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David Lerner Associates: Financial Goals for 2016

With 2015 coming to an end, many Americans are taking stock of their accomplishments of the past year and setting goals for the coming 12 months.

According to a study by Capital One, many Americans fell short of achieving their financial goals in 2015. Among the reasons given – not sticking to a monthly budget, lack of a spending plan, and not effectively paying down their debt.

So how can we do better in 2016?

Here are some ideas to help achieve your financial goals this year:

Identify your goals

Without a plan, without a goal, it’s highly unlikely that you will look back in a year’s time and feel that you’ve made any progress. Identifying your goals and setting time frames and deadlines in a specific way is key to knowing how to allocate your financial resources. Whether you’re saving for a house, or a car, or reducing debt, you’ll need a roadmap to make sure you meet your personal milestones.


This is one of the most essential ways to meet your financial expectations. And yet only about one third of Americans keep a budget, according to a 2013 Gallup poll. Developing a budget is a rather easy process. Start by jotting down all your monthly income, and then your known expenses, like rent, car insurance, and groceries, etc. and compare them. Knowing how much you're spending in each category will help you identify any trouble areas.

Stay on top of it

There are many resources out there to help track and plan your monthly expenses and pay down your debt. ( is one such resource.) Using a tool to stay on top of your spending and give you a realistic picture of where your finances are at any given time will allow you the freedom to keep spending in check when needed and also allow you to indulge yourself when you have the resources available.

Start small

If you have multiple debts, start with the manageable ones. Let’s say you owe $25k on a credit card, and only $2k on a medical bill. Let’s start with allocating any above-minimum payments to the medical bill first until that’s totally paid off. Then tackle the next smallest, and so on. Before you know it, you will have taken care of some major debt in the course of a year.

By paying off low-balance debts, you free up money you can put toward an emergency fund or other debts. Just be wary that as you free up more money every month you don't increase spending.

Emergency fund

34% of American adults have no emergency savings at all, according to a March 2015 survey by public advocacy organization NeighborWorks America. If it were easy, everyone would do it. Unfortunately, it’s not that easy, and yet it’s one of the most important elements in making a better money plan. Once you’ve reduced debt, you should focus on squirreling away enough to cover three to six-month’s expenses in a money market account.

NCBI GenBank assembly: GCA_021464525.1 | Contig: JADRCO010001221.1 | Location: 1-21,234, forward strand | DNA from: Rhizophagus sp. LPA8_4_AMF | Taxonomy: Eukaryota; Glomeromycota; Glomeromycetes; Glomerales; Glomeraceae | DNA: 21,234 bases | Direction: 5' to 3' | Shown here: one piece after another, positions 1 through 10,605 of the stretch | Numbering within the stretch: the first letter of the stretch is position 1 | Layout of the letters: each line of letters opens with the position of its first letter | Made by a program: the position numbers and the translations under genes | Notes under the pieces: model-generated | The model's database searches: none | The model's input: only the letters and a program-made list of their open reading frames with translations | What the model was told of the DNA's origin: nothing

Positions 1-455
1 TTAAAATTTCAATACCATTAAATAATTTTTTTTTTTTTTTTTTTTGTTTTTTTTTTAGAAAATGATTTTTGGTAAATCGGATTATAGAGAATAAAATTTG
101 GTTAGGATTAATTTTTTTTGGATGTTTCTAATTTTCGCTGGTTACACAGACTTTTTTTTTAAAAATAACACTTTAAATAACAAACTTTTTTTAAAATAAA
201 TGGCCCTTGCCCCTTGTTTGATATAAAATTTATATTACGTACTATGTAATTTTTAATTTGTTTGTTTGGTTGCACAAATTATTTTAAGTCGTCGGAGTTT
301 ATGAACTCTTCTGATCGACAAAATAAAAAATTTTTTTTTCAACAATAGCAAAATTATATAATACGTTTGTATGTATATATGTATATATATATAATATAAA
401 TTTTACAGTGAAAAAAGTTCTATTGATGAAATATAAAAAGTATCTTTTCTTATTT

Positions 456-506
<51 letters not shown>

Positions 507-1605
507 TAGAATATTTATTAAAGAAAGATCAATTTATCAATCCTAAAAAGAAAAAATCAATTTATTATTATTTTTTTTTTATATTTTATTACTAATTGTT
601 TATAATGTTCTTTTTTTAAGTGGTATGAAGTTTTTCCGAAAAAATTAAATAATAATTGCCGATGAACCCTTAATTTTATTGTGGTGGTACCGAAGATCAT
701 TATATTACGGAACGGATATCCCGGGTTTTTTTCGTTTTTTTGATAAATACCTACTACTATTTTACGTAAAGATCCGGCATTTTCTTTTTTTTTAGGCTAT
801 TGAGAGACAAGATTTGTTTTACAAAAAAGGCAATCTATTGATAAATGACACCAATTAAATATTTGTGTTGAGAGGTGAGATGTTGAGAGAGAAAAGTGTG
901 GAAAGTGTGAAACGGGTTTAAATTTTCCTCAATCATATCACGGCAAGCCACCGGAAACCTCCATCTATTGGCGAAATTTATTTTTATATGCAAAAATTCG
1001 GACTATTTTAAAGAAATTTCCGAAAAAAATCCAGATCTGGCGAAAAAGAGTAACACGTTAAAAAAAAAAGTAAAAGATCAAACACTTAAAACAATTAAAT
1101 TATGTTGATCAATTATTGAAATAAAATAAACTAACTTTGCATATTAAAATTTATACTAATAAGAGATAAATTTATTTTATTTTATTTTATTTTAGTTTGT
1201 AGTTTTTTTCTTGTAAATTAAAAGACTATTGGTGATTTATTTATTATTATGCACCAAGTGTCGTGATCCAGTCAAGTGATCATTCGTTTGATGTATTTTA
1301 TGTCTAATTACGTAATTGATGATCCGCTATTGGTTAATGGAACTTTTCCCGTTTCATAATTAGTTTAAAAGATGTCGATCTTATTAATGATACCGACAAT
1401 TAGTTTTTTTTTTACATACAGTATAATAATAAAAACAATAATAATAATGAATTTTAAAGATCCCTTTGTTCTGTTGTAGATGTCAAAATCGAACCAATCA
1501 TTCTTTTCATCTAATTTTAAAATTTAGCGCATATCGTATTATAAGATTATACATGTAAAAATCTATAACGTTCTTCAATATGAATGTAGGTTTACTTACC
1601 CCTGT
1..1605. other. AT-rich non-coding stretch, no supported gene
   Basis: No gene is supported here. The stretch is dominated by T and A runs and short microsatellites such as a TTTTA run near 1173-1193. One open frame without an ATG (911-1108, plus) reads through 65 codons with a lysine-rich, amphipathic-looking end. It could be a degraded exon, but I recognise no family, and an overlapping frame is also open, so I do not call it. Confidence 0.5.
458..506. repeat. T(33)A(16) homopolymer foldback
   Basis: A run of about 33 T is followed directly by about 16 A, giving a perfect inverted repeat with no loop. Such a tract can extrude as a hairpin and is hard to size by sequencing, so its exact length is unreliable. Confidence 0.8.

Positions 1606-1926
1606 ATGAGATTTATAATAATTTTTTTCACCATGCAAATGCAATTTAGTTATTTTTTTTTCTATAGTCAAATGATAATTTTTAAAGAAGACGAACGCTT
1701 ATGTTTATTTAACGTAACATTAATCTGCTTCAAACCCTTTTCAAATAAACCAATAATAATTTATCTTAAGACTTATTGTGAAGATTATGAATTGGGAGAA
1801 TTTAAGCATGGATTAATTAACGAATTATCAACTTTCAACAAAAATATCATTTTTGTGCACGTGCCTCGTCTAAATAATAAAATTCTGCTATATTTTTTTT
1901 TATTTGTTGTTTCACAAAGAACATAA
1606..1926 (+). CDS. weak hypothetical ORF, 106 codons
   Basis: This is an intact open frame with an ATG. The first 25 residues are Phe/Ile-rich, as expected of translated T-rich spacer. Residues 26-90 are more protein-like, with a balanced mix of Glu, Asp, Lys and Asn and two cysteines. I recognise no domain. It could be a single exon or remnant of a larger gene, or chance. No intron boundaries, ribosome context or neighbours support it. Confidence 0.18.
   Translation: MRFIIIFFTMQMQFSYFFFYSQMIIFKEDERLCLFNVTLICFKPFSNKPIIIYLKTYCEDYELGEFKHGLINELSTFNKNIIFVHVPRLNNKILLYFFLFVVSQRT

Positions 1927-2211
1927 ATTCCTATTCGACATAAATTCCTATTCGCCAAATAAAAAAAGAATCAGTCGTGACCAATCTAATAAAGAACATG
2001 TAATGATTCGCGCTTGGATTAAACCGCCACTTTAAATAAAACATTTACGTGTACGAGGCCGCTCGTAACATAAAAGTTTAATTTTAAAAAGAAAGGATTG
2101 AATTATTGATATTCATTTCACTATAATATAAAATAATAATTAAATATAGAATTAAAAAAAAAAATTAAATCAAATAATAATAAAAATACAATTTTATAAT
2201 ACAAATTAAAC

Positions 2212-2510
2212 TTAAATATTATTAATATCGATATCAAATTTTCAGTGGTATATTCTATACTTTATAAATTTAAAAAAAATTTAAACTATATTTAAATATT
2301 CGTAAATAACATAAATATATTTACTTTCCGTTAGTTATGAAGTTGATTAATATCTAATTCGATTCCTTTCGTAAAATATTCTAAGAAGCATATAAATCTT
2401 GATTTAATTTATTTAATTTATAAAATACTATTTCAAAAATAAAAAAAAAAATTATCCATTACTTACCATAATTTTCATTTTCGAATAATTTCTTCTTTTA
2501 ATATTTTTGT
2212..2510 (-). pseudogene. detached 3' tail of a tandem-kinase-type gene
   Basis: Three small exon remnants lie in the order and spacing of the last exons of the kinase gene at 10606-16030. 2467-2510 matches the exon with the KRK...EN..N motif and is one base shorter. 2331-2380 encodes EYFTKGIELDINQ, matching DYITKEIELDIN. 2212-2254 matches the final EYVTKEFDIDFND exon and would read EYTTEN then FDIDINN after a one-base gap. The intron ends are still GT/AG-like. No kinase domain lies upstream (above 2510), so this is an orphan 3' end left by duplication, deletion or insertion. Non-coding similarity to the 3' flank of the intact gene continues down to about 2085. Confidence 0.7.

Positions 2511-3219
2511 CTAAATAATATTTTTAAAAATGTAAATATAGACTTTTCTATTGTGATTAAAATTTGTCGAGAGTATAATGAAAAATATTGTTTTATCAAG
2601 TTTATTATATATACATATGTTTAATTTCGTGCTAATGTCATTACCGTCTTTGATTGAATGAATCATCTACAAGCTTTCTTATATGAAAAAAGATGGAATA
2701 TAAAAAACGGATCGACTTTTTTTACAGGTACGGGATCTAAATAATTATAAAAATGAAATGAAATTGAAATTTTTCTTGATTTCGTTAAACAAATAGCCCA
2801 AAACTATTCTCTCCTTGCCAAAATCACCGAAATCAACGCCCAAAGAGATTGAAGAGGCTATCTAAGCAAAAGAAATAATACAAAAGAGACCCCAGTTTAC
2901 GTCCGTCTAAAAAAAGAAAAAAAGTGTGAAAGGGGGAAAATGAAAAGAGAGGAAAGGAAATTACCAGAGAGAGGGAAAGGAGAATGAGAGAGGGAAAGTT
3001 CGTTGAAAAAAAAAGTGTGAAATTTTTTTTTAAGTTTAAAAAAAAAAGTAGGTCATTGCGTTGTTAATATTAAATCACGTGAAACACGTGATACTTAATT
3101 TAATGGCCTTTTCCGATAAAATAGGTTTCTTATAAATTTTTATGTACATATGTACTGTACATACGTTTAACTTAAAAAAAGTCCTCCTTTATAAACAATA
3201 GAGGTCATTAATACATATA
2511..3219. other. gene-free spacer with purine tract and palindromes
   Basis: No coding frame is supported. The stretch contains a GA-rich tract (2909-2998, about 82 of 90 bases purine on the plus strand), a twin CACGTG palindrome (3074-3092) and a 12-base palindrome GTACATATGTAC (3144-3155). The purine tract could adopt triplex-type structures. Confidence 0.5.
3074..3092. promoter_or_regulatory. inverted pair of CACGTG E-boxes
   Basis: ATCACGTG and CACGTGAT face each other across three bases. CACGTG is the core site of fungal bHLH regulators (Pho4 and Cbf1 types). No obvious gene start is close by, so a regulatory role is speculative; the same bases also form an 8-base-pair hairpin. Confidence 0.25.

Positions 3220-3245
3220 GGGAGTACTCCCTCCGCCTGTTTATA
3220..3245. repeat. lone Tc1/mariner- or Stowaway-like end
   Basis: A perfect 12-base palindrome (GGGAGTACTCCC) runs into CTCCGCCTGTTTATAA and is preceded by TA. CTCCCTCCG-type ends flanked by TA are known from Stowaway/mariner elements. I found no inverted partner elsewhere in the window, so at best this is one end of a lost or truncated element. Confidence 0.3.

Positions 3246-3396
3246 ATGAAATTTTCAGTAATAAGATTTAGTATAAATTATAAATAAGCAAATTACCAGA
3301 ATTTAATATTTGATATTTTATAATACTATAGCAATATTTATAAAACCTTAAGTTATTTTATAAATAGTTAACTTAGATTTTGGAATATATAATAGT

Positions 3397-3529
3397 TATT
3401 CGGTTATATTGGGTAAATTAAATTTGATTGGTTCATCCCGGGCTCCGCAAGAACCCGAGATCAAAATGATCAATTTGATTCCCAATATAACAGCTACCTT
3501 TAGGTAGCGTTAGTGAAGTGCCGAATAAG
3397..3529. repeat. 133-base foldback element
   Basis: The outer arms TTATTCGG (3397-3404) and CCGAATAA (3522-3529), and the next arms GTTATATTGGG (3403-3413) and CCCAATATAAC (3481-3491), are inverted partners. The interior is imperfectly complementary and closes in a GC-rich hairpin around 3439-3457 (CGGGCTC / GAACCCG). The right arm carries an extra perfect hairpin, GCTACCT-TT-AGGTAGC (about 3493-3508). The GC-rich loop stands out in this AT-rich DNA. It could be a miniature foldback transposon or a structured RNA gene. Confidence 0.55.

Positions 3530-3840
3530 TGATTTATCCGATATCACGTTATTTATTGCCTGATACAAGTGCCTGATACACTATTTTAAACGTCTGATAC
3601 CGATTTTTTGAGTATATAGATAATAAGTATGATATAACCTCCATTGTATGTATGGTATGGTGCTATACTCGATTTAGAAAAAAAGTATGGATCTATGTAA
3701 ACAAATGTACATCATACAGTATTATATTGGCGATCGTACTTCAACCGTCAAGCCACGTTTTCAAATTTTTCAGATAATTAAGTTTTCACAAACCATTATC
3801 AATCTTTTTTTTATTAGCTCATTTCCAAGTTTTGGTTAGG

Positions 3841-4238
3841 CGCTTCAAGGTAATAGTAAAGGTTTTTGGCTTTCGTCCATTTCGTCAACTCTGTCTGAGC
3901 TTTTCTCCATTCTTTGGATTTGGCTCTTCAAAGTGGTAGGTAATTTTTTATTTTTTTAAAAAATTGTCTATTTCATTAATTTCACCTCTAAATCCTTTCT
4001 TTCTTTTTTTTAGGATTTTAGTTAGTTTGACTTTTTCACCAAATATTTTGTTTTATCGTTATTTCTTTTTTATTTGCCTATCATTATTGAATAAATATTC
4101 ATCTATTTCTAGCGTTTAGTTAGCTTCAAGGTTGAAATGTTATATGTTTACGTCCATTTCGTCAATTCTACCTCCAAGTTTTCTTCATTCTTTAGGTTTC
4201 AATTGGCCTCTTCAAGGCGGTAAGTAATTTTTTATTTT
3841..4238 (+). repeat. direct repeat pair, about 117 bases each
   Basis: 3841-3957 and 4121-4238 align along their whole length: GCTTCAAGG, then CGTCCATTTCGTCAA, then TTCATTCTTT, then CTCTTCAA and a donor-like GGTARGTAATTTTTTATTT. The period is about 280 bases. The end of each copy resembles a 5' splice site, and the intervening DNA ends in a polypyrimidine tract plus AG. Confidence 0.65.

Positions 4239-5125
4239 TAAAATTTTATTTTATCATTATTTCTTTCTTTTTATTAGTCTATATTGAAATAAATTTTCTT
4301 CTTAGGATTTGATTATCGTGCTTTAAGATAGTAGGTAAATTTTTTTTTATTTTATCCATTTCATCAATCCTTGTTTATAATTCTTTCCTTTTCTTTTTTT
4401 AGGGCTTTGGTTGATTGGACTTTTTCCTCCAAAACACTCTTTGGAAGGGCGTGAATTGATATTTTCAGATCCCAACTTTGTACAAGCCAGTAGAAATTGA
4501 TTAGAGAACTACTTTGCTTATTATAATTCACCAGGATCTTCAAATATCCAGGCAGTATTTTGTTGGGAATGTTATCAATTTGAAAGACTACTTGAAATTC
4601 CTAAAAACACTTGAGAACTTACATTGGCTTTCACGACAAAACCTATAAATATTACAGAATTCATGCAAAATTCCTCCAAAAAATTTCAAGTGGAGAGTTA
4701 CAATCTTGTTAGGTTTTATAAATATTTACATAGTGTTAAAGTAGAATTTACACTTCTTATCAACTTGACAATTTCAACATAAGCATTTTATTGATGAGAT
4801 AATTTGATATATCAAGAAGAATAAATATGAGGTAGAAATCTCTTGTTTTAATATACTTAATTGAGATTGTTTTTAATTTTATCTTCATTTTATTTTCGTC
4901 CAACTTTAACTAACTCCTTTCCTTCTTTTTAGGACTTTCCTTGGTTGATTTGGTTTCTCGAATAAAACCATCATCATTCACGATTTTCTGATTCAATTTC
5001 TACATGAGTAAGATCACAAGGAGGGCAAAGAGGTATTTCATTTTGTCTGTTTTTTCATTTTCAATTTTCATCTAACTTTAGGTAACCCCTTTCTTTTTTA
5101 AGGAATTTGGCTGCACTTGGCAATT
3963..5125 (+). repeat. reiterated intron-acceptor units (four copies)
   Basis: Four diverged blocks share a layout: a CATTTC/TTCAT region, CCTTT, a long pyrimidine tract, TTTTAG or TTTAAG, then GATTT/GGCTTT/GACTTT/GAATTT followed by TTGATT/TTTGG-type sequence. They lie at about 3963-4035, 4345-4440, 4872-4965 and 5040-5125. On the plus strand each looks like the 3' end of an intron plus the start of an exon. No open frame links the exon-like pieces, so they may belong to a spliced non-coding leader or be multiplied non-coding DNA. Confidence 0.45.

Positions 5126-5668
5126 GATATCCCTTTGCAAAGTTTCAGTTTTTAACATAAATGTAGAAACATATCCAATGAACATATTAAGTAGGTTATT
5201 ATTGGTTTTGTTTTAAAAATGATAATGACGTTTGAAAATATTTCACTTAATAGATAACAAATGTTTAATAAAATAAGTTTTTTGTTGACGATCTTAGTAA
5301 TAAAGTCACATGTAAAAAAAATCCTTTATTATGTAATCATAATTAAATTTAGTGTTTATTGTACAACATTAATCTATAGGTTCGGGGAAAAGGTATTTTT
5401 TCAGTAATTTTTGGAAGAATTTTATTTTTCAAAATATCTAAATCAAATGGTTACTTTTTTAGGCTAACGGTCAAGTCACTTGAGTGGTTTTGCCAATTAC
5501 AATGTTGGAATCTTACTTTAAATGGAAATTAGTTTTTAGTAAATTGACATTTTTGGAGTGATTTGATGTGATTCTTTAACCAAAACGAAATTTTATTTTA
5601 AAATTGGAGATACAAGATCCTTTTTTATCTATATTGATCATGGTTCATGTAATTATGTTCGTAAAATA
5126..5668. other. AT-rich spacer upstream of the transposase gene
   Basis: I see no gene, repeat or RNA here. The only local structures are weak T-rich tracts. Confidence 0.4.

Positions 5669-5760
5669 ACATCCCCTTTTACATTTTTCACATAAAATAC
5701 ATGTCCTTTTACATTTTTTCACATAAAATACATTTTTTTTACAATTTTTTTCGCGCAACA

Saving money now will help reduce your reliance on Social Security when you're older. Setting up a retirement investment will assure you have enough money when the time comes. One idea is to seek out additional income sources, and use the money earned to pay towards a retirement investment. Whether you take a part-time side gig, tutor on the weekends, or use a unique skill that you have to earn some extra cash, put that money straight into your retirement fund.


Material contained in this article is provided for information purposes only and is not intended to be used in connection with the evaluation of any investments offered by David Lerner Associates, Inc. This material does not constitute an offer or recommendation to buy or sell securities and should not be considered in connection with the purchase or sale of securities.

To the extent that this material concerns tax matters, it is not intended or written to be used, and cannot be used, by a taxpayer for the purpose of avoiding penalties that may be imposed by law. Each taxpayer should seek independent advice from a tax professional based on his or her individual circumstances.

These materials are provided for general information and educational purposes based upon publicly available information from sources believed to be reliable– we cannot assure the accuracy or completeness of these materials. The information in these materials may change at any time and without notice.

David Lerner Associates does not provide tax or legal advice. The information presented here is not specific to any individual's personal circumstances.


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